I've been wanting to introduce a tool like this for a while, but it's only become possible thanks to finally finishing a couple of big features that have been cooking in my personal branches for a couple of years: a new Cairo-based rendering library for gEDA designed to be used for both rendering in gschem and for printing/exporting graphics, called "libgedacairo"; and a new gEDA configuration subsystem, which I'll write about in more detail another time.

To get started, suppose I want to create a PDF from a schematic called grey_counter_1.sch. It's very straightforward!

gaf export -o grey_counter_1.pdf grey_counter_1.sch

From the output filename that I passed to the "-o" option, gaf export will detect that I want a PDF. It'll detect the size of the drawing, centre it in the default paper (choosing some suitable margins) and generate a PDF file.

Batch generation of PostScript files

Many people previously used gschem along with the (relatively obscure) print.scm script for batch generation of PostScript files. Usually the command looked something like:

gschem -o -s /usr/share/gEDA/scheme/print.scm grey_counter_1.sch

Don't do this any more. It is slow (because it needs to load all of gschem's configuration), requires an graphical desktop to be running (because gschem can't start without trying to display its windows) and doesn't provide any way to directly customise formatting options without fiddling with Scheme scripts. Also, gaf export generates much nicer PDF output than PS, especially if you want to do anything with the output file other than printing. You could directly replaced the gschem command above with something like:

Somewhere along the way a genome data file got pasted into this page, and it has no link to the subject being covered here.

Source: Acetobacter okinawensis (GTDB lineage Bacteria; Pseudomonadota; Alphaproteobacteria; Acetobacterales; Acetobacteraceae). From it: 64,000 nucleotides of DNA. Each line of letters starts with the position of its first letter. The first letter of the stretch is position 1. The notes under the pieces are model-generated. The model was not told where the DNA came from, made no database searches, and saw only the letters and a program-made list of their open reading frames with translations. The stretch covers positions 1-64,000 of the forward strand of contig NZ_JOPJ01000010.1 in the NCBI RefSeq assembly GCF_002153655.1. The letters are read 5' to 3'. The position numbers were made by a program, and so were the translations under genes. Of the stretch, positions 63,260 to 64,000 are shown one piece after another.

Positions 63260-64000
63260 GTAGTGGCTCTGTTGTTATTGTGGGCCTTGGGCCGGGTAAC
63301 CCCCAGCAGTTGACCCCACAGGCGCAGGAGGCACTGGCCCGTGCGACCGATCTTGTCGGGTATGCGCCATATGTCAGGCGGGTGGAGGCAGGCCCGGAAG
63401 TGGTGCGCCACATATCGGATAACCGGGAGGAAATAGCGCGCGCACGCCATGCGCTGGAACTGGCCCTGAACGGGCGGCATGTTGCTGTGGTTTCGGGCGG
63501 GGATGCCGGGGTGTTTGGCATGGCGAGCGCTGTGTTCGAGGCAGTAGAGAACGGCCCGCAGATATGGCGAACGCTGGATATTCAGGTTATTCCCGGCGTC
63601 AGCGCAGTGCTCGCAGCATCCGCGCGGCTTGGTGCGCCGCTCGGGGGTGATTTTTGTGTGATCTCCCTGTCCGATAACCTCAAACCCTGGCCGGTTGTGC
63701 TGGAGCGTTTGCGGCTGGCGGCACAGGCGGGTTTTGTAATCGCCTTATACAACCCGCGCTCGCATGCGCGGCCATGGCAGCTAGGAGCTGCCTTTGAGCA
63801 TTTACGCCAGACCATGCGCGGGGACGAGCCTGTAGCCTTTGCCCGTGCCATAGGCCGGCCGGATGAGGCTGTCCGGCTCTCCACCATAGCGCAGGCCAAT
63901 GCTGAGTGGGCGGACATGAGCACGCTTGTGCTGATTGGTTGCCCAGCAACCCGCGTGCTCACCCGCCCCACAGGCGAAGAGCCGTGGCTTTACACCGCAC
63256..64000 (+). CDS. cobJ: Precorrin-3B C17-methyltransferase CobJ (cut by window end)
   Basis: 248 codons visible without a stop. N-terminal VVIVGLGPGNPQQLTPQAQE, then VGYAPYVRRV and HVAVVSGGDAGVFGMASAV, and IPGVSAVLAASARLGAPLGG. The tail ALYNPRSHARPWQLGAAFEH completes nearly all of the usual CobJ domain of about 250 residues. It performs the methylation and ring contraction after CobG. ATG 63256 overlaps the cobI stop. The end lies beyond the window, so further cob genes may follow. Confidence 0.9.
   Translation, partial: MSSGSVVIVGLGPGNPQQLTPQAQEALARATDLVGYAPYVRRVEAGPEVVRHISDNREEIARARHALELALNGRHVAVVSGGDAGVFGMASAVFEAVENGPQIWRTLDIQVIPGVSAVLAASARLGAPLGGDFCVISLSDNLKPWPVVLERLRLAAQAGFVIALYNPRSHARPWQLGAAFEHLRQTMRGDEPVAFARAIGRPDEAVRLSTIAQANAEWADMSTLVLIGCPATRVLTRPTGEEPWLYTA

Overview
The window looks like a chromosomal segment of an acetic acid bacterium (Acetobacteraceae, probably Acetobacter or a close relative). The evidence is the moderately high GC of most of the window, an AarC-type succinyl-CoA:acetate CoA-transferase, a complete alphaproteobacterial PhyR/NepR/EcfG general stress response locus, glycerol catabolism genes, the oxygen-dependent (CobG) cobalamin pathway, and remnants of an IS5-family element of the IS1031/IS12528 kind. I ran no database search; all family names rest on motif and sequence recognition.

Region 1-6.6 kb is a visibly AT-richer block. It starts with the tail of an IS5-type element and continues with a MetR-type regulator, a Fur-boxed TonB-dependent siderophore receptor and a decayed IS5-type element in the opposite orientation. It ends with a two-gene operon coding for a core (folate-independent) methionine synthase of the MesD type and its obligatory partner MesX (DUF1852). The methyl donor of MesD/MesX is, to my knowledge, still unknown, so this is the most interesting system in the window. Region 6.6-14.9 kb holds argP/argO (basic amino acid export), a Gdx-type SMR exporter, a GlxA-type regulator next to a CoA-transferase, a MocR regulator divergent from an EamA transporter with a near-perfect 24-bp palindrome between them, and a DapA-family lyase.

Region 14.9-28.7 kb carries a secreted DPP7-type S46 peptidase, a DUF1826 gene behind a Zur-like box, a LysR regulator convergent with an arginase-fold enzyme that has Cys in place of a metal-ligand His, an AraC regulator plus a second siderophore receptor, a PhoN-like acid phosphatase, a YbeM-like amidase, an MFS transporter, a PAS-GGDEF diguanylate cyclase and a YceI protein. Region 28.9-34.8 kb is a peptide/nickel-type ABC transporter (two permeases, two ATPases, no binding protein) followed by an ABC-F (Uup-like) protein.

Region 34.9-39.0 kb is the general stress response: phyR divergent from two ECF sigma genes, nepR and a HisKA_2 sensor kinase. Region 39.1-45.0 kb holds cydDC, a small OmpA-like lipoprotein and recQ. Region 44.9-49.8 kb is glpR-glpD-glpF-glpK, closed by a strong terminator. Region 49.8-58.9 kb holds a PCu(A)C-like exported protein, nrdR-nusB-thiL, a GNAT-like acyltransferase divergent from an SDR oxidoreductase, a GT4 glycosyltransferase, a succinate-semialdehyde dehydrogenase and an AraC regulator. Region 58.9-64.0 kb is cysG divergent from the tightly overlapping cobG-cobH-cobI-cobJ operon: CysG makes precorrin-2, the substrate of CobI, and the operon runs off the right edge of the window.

gaf export -o grey_counter_1.pdf grey_counter_1.sch

A Makefile rule for creating PDF files from schematic files might look like:

%.pdf: %.sch
	gaf export -o $@ -- $<

Of course, one advantage of the new tool is that it can do multi-page output. So rather than generating a whole bunch of separate PDF or PostScript files and stitching them together, you could directly generate a single PDF file with the whole of your design in it:

gaf export -o schematics.pdf grey_counter_1.sch filter_1.sch

Tweaking the output

gaf export also lets you tweak the output for different applications. Suppose I want to produce the PNG file displayed in this blog post. First, I don't care about paper sizes; I want the output file to be sized according to how large the drawing is. To do this, I can use -s auto. I can also set the margin on the output with -m 5px. I also want to print in colour (-c). So the overall command is:

gaf export -c -s auto -m 5px -o gaf_export__40160-1.png 40160-1.sym

It can also be useful to set the paper size (for example, to get suitable margins for larger paper sizes). By default, gaf export uses whatever GTK thinks the default paper size is on your system. For most people, this will be ISO A4. In addition to providing measurements directly via the -s option, the -p option lets you specify a PWG 5101.1-2002 paper name. For example, to use US "D" size paper:

gaf export -p na_d -o grey_counter_1.pdf grey_counter_1.sch

Changing default settings

The default settings for gaf export can be modified using the new gaf config command. For example, to set the default paper size for all your projects to US "Letter":

gaf config --user export paper na_letter

Or to make sure that all printing for a particular project is in colour:

gaf config -p /path/to/project/directory/ export monochrome false


gaf export is a fast, easy-to-use way of generating graphics files from your gEDA/gaf schematics and symbols. Along with several other new features, it will be available in the upcoming unstable gEDA/gaf 1.9.0 release.